She’s not alone in that assessment. One former Twitter engineer, granted anonymity to speak freely, who was fired by Musk as part of a crackdown on those who escaped his initial layoffs but were outspoken in their criticism of him, says the end “could be minutes, could be weeks.”
“It’s the unanticipated problems that’ll break things badly,” he says. “There’s a good amount of resilience built into the infrastructure, but big problems at this scale are never what one could ever expect.”
The former engineer is unsurprised at the scale of those who have said they’ve had enough. “It was an easy choice, given the way he’s been treating people,” he says. Those who remain, he believes, are likely those who are required to remain in continued employment for their H1-B immigration visa, or for private insurance purposes. But they’re few and far between, and the talent in the company has been routed. Just to ensure basic functionality, Ingle believes that “many more engineers will need to be hired.”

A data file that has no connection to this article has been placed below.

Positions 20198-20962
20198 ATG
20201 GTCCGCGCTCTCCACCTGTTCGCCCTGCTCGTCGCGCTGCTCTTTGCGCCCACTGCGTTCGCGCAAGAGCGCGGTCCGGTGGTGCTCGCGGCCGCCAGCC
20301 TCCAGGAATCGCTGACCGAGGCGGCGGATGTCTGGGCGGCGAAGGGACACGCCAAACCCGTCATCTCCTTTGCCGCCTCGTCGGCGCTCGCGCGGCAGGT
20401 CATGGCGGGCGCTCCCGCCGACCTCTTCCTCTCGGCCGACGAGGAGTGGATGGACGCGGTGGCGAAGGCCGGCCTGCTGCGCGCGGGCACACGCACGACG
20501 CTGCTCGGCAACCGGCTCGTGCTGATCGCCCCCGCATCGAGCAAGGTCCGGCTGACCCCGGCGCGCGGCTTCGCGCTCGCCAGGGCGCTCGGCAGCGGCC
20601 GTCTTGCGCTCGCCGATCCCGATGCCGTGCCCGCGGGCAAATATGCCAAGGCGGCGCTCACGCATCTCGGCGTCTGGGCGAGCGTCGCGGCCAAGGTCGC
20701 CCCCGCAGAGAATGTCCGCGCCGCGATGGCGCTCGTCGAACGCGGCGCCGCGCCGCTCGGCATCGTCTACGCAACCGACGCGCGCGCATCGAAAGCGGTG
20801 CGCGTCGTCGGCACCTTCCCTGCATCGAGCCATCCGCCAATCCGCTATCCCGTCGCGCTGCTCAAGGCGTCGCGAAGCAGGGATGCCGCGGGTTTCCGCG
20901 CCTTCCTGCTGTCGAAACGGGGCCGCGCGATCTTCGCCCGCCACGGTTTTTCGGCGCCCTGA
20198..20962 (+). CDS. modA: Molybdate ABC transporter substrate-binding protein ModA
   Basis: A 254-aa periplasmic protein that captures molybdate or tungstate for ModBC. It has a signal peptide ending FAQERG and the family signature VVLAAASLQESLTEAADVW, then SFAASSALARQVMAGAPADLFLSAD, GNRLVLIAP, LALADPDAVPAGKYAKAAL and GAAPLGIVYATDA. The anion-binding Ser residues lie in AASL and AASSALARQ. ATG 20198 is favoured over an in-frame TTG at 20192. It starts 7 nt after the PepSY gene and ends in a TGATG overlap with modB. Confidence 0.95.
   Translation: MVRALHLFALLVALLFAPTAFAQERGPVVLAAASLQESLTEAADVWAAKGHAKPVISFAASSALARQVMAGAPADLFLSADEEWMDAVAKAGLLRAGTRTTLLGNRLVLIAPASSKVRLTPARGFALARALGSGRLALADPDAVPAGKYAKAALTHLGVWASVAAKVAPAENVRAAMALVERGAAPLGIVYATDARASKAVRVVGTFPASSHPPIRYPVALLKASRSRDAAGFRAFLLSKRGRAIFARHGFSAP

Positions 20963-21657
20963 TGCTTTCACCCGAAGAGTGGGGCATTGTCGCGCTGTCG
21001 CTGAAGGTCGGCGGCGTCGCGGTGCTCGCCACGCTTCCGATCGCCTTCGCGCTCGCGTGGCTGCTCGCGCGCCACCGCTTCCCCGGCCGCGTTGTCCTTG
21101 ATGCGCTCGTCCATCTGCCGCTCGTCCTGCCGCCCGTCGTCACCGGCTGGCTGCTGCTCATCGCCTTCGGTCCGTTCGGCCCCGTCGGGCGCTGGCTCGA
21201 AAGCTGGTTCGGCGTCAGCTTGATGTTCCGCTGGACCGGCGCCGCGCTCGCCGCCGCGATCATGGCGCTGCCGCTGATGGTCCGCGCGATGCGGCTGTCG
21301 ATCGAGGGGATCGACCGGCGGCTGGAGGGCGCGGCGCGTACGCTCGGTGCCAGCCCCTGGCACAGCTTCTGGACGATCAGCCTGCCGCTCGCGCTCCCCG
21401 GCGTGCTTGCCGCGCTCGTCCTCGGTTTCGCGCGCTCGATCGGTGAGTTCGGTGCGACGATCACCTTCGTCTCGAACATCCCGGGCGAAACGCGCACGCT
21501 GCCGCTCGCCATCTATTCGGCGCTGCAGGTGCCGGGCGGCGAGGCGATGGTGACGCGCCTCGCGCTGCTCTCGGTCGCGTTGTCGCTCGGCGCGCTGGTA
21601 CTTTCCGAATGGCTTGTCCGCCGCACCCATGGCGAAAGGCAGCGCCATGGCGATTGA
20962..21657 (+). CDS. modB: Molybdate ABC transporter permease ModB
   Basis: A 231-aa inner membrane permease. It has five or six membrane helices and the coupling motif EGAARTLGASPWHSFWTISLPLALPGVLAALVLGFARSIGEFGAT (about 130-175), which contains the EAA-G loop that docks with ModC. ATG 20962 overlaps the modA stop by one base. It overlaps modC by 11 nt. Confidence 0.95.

MIT Technology Review has previously reported how one Twitter insider believes the company’s systems will degrade over time. Platformer’s Zoe Schiffer reported overnight that many employees who maintained Twitter’s critical infrastructure have also resigned in the last 24 hours. The fact that Twitter offices are now closed could mean it would be more difficult for staff to triage and fix any infrastructure issues that arise before the office’s planned reopening on November 21.
Musk did not respond to a request for comment. Twitter’s own communications team has been massively reduced in the recent layoffs.
“There will need to be major changes needed,” says Ingle. Already, we’re seeing Musk rowing back on some of his more draconian measures. After saying “remote work is no longer allowed, unless you have an exception” in an all-staff email on November 9, Musk is now saying that staff need to have in-person meetings with their colleagues monthly at a minimum.